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What is GFR and how is it measured?

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asked Jan 22, 2013 in Chronic kidney disease - general by anonymous
recategorized Jan 23, 2013 by fadem

1 Answer

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GFR stands for the glomerular filtration rate. The kidneys work by filtering the blood through tiny filters; there are several hundred thousand in each kidney (364,161 to 586,095) - Image Anal Stereol 2000; 20:105-108 -  in each kidney. These filters are called glomeruli, and the rate at which they filter waste products is an index of how well they function. Hence, it is a good indicator of the presence of chronic kidney disease (CKD)

The MDRD Study (Modification of Diet in Renal Disease) was designed to look at the effect of dietary protein restriction on the prevention of kidney disease, and required very accurate measurements of the GFR. These measurements, while difficult and expensive, could be mathematically correlated with age, race, gender and the serum creatinine. Creatinine is a waste product of muscle breakdown, and an excellent marker for use in determining kidney function.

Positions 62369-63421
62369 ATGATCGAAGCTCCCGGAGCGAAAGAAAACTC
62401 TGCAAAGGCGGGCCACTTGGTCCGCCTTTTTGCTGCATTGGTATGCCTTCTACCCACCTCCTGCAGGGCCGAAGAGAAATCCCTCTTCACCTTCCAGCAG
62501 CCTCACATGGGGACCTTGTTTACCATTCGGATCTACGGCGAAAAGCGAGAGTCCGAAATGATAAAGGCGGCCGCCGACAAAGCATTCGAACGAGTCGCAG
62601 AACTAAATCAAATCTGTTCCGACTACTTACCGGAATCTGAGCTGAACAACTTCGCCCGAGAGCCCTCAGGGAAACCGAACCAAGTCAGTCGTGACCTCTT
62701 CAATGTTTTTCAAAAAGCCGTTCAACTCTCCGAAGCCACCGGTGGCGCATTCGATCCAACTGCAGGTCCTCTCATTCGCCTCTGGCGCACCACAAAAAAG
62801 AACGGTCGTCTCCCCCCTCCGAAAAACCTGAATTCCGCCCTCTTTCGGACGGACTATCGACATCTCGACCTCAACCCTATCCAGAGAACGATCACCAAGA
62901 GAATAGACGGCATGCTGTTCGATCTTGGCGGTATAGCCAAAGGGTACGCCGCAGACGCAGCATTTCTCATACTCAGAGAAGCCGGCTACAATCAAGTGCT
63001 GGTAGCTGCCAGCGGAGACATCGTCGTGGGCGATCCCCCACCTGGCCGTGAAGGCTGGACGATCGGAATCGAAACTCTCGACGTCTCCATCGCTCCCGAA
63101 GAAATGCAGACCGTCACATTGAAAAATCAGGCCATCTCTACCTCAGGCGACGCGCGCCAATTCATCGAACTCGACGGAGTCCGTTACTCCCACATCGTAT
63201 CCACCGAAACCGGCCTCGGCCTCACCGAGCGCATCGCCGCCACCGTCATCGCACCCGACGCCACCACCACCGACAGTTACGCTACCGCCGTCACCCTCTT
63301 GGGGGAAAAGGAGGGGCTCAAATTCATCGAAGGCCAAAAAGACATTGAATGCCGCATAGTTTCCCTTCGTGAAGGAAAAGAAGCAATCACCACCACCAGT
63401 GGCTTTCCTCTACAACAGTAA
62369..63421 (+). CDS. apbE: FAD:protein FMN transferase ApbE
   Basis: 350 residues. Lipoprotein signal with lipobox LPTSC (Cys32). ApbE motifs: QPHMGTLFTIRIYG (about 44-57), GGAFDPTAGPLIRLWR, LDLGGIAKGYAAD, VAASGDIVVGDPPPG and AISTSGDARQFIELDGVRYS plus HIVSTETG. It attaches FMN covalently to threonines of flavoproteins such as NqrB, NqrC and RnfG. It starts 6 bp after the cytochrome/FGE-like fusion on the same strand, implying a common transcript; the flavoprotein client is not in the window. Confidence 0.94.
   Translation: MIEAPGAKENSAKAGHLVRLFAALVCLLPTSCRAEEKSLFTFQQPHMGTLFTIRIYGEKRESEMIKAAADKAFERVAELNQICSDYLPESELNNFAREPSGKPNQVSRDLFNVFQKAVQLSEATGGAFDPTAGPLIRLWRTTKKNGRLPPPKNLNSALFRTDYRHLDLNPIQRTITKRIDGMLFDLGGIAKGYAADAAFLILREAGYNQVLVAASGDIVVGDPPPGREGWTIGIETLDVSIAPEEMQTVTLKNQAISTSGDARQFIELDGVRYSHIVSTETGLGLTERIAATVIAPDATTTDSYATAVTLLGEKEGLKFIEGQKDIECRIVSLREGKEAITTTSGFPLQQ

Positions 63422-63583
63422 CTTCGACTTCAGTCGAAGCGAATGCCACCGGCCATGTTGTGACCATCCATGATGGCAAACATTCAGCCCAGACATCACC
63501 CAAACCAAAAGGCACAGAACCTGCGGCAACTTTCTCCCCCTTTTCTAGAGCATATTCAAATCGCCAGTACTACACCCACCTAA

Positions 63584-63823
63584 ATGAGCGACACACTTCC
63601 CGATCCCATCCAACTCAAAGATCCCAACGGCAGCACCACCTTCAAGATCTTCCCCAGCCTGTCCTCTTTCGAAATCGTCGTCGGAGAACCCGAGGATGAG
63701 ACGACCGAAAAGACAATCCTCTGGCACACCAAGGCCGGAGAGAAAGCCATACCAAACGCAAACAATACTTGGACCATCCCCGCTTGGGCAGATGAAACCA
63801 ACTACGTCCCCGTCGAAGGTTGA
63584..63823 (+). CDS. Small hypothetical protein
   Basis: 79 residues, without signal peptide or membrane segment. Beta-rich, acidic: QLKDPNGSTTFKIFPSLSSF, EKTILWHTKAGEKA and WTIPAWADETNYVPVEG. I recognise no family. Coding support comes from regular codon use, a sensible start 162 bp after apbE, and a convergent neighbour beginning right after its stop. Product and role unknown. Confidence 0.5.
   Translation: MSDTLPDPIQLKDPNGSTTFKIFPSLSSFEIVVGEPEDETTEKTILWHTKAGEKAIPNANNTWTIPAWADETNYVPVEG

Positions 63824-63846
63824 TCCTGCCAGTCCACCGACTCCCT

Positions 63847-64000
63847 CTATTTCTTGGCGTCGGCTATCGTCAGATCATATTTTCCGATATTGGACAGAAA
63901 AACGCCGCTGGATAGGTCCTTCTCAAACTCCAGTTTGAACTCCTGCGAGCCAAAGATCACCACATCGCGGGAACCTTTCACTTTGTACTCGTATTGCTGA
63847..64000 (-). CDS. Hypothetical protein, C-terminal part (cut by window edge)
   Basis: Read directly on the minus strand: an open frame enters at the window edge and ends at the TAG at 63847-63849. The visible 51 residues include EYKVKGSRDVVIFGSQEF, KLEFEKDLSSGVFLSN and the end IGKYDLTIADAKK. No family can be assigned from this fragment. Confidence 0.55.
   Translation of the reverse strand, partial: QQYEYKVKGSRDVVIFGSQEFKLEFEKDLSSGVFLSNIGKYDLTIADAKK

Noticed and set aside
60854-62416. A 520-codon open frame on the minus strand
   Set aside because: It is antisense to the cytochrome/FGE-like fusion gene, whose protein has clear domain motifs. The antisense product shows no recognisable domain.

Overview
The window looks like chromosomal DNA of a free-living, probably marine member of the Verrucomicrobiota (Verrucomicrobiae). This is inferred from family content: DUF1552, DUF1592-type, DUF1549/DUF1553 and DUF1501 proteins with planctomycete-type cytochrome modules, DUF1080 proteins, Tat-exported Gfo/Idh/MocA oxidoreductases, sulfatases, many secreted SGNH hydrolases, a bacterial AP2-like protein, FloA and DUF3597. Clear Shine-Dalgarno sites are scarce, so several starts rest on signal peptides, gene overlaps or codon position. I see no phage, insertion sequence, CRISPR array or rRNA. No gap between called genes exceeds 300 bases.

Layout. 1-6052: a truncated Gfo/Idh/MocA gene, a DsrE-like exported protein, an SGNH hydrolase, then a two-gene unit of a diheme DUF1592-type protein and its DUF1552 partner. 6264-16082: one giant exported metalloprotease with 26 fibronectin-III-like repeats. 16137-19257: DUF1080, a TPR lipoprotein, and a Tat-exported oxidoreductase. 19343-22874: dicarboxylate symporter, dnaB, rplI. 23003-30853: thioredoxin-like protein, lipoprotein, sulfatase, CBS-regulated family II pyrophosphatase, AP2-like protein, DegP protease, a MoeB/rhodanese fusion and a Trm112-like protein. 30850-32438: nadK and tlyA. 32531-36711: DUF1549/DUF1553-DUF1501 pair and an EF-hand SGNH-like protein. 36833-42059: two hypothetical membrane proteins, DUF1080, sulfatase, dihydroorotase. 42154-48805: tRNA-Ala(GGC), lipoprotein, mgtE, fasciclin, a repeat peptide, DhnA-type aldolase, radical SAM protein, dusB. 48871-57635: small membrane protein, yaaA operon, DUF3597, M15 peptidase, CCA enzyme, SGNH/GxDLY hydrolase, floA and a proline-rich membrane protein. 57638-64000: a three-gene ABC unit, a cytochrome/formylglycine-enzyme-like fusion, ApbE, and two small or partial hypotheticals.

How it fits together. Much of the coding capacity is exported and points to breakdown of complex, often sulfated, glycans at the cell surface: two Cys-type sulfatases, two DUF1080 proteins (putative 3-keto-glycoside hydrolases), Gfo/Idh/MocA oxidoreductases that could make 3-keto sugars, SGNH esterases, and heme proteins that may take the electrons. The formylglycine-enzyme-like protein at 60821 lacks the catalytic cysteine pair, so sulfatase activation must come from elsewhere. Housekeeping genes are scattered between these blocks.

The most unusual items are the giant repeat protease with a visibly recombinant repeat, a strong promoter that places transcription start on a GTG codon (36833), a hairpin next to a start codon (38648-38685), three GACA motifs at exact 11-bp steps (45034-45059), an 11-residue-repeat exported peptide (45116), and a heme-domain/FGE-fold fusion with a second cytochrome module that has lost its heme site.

The MDRD study equation, when expressed mathematically, could be easily programmed and used for the classification of kidney disease. It was discovered that by combining the results from several other large trials, one could get an epidemiologically more accurate measure of the GFR. The equation developed in 2009 is known as the CKD-EPI Creatinine equation. It is the one recommended for everyday use.

These equations are available on the web at ckd-epi.com.

answered Jan 26, 2013 by fadem
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